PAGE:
Did you know that it is possible to look at MILLIONS of cells over many months at one time to track their health? Dr. Steven Finkbeiner at the Gladstone Institutes effectively changed the landscape of how researchers study cells in a dish by developing the Brain Bot, an automated microscopy system that does just that. It even has its own Twitter account. The ALS Association recognized the extreme value of this unique technology and funds Dr. Finkbeiner through the Neuro Collaborative, a large strategic initiative running in California.
The Brain Bot works by giving each cell its own code, like a social security number, so that it can actually track a single cell over time. The types of cells it can track are endless from motor neurons (the cells that die in ALS) to support cells of the nervous system called glia, which are both affected in ALS. Dr. Finkbeiner is especially interested in tracking motor neuron health over time in response to potential therapeutic compounds. With this technology, researchers can screen thousands of compounds at a time to track whether the compound makes the cells healthier or sicker.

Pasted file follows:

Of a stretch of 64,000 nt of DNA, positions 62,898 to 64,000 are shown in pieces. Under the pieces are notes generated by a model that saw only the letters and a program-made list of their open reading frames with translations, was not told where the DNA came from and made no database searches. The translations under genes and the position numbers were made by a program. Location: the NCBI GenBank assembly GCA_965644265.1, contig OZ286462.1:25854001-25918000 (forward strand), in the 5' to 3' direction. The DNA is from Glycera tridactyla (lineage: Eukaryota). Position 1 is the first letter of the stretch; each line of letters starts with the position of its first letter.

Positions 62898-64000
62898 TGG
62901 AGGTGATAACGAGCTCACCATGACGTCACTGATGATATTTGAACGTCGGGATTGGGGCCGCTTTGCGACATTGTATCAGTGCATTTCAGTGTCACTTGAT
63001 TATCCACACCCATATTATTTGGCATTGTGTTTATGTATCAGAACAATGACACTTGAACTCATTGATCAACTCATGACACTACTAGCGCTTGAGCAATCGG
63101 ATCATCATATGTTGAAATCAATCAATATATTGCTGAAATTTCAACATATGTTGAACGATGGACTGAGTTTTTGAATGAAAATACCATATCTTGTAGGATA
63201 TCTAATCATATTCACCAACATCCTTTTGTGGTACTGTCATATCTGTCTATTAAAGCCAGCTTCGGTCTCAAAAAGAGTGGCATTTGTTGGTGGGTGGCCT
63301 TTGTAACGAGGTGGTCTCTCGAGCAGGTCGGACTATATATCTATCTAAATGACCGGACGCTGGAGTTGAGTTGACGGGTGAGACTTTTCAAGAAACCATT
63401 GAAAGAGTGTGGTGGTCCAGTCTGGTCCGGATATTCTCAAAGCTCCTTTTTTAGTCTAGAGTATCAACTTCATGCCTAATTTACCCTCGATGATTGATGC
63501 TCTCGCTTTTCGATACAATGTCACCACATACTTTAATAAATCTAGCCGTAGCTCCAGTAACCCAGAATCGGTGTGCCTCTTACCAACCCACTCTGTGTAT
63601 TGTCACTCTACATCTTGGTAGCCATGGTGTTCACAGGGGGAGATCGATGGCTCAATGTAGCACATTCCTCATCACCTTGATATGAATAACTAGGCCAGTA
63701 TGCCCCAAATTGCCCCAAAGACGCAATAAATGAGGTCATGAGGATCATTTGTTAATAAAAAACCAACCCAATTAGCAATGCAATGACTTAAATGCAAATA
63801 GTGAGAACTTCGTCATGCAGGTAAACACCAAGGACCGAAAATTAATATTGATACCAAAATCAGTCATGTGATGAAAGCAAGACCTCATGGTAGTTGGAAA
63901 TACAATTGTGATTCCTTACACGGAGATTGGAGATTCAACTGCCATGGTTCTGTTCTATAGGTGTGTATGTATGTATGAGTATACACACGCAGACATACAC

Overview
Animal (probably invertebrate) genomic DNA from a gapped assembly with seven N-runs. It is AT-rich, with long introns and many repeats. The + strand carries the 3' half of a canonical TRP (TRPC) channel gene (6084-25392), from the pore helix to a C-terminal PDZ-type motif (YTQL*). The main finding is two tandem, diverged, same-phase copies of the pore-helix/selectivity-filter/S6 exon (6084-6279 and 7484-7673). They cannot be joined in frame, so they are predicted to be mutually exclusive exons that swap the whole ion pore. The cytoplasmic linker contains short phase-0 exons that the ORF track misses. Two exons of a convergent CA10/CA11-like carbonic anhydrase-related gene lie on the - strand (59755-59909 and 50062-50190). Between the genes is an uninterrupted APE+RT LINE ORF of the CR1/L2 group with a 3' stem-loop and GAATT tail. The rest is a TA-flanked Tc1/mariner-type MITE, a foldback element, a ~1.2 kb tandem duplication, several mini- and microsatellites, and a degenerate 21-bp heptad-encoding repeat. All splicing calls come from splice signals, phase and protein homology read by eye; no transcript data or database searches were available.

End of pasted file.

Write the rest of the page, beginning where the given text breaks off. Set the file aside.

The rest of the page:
Dr. Finkbeiner currently has multiple Brain Bots running in his laboratory working on numerous projects. Using the Brain Bot, his team has identified potential ALS compounds targeting autophagy, one mechanism the cell uses to get rid of unwanted by-products. They found that adding potential autophagy compounds to motor neurons derived from people living with ALS was protective. Partnerships with several companies are in negotiations to optimize these compounds for a future clinical trial.
Other partnerships have been spearheaded as a direct result of this groundbreaking technology, including a partnership of Dr. Finkbeiner’s laboratory with Biogen announced in January 2016. The company recently conducted their own genetic screens in ALS fly models to look for potential ALS targets. They found numerous hits that improved the health of their flies. Using the Brain Bot, Biogen aims to validate these potential targets in human induced pluripotent stem cell lines (iPSCs) derived from people living with ALS. This collaboration could ultimately help identify new drug targets for ALS.